Profiles
Passionate farmers and technical experts are undaunted by challenges in their quest to buoy Alabama’s fledgling shrimp industry.
A visually appealing fish and short time to market are just some of the pluses of raising fish on land, says America’s sole producer of RAS-raised European seabass
Ryan Chatterson, a commercial aquaponics farmer and consultant in aquaponics design, engineering and educational services discusses how adding greens to your salmon makes a lot of sense.
Deep-water fishing project faces many regulatory challenges
The pristine waters of British Columbia provide Stellar Bay Shellfish the ideal growing conditions for its oysters for known their small size but plump meat.
Maine company focuses on oyster seed, the half-shell market and R&D
The prehistoric fish takes an epic time to mature. After harvesting, there are still a few more steps to ensure the quality reflects its premium price.
An interview with the director of the University of Idaho’s Aquaculture Research Institute

Since its establishment in 1988, the Aquaculture Research Institute (ARI) at the University of Idaho has been home to significant work looking at food production, fisheries enhancement and stock restoration. A driving force behind ARI’s work is its director, Ron Hardy. Though he is proud of the work that has been done over the years at the institute, Hardy says that’s not the most important part of their work.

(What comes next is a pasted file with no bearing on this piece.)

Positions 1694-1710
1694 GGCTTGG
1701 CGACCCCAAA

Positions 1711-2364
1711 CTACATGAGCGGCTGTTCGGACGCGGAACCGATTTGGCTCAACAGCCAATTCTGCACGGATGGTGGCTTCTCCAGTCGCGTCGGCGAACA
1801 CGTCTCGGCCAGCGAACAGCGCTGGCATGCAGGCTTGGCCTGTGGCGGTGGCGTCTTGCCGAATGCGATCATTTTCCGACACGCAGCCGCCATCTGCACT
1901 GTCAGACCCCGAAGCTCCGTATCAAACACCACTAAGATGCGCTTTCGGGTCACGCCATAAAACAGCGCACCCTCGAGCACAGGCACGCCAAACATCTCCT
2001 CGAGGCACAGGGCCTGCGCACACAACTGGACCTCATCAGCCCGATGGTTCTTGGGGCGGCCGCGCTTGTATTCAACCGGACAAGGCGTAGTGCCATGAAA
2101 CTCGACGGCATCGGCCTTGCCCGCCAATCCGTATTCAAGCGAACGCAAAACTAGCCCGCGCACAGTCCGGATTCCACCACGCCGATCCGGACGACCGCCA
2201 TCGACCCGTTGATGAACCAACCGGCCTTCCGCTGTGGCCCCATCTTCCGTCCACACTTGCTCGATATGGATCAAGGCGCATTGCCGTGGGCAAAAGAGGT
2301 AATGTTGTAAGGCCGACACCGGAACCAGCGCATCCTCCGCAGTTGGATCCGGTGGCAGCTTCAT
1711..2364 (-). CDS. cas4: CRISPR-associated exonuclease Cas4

“I had a wise mentor explain to me that we are in the information business,” says Hardy. “He asked what I thought we did as scientists, I said we invent this or we discover that. He said, ‘no, our role isn’t necessarily to solve the problems that industry has today, ours is to work on today’s problems but also looking down the road to the future as best we can and see what the needs might be or what questions might arise. We see ourselves as mini-futurists, in a way.

When ARI began doing selective breeding, no one else was pursuing such work and no one requested it of them, he says. But they decided that they needed to do it because there would come a time when it would be important.

“That time is now,” says Hardy. “Actually, it’s past now, but you get the point. We need to get our information into the hands of people in the industry or other scientists or government people who are working on policy or regulations. These policies and regulations will be part of the fabric of how the industry operates and dictate its success or failure.

ARI’s work is focused on discoveries that advance sustainability. Hardy’s experience is as a fish nutritionist. His entire career, hes been focused on alternative proteins and fats. Hes also been focused studying protein retention, which is the percentage of protein ingested that’s retained as protein gain in the body over a set period of time. Hardy says he was appalled 20 years ago when he found that the rate was in the 20-25 percent range. Across the industry, that protein retention rate has reached the low 40s, but he still wants to know what happens to that other 60 percent.

“We’ve focused on that a lot, in collaboration with the USDA,” says Hardy. “We’ve looked at how to better manufacture feed, how to grind it better, how to make better pellets. We’ve also looked at lowering the environmental impact of aquaculture through increasing phosphorus retention.”